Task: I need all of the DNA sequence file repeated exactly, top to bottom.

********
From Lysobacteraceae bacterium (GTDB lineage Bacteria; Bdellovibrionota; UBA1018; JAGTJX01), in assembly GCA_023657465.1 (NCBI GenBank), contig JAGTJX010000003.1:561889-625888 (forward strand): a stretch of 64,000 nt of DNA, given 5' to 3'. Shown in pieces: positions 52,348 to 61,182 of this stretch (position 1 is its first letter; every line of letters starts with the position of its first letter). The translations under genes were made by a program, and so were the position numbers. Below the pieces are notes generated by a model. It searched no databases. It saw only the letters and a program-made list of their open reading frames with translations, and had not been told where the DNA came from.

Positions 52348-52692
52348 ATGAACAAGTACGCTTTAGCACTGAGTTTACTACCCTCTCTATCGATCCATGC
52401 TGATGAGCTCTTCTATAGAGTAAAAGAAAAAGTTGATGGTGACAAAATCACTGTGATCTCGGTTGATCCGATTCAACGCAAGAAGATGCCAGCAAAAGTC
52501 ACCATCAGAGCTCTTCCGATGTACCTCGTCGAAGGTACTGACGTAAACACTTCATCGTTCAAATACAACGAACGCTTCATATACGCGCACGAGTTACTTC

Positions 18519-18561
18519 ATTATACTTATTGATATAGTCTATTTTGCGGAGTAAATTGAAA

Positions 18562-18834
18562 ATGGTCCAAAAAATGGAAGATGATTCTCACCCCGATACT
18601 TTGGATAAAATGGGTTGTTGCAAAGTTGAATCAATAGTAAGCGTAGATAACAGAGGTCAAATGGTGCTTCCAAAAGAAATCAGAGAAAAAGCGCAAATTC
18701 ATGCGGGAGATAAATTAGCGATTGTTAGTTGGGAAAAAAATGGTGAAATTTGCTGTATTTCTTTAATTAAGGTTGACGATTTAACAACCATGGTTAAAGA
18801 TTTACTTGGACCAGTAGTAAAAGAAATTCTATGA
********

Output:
From Lysobacteraceae bacterium (GTDB lineage Bacteria; Bdellovibrionota; UBA1018; JAGTJX01), in assembly GCA_023657465.1 (NCBI GenBank), contig JAGTJX010000003.1:561889-625888 (forward strand): a stretch of 64,000 nt of DNA, given 5' to 3'. Shown in pieces: positions 52,348 to 61,182 of this stretch (position 1 is its first letter; every line of letters starts with the position of its first letter). The translations under genes were made by a program, and so were the position numbers. Below the pieces are notes generated by a model. It searched no databases. It saw only the letters and a program-made list of their open reading frames with translations, and had not been told where the DNA came from.

Positions 52348-52692
52348 ATGAACAAGTACGCTTTAGCACTGAGTTTACTACCCTCTCTATCGATCCATGC
52401 TGATGAGCTCTTCTATAGAGTAAAAGAAAAAGTTGATGGTGACAAAATCACTGTGATCTCGGTTGATCCGATTCAACGCAAGAAGATGCCAGCAAAAGTC
52501 ACCATCAGAGCTCTTCCGATGTACCTCGTCGAAGGTACTGACGTAAACACTTCATCGTTCAAATACAACGAACGCTTCATATACGCGCACGAGTTACTTC

Positions 18519-18561
18519 ATTATACTTATTGATATAGTCTATTTTGCGGAGTAAATTGAAA

Positions 18562-18834
18562 ATGGTCCAAAAAATGGAAGATGATTCTCACCCCGATACT
18601 TTGGATAAAATGGGTTGTTGCAAAGTTGAATCAATAGTAAGCGTAGATAACAGAGGTCAAATGGTGCTTCCAAAAGAAATCAGAGAAAAAGCGCAAATTC
18701 ATGCGGGAGATAAATTAGCGATTGTTAGTTGGGAAAAAAATGGTGAAATTTGCTGTATTTCTTTAATTAAGGTTGACGATTTAACAACCATGGTTAAAGA
18801 TTTACTTGGACCAGTAGTAAAAGAAATTCTATGA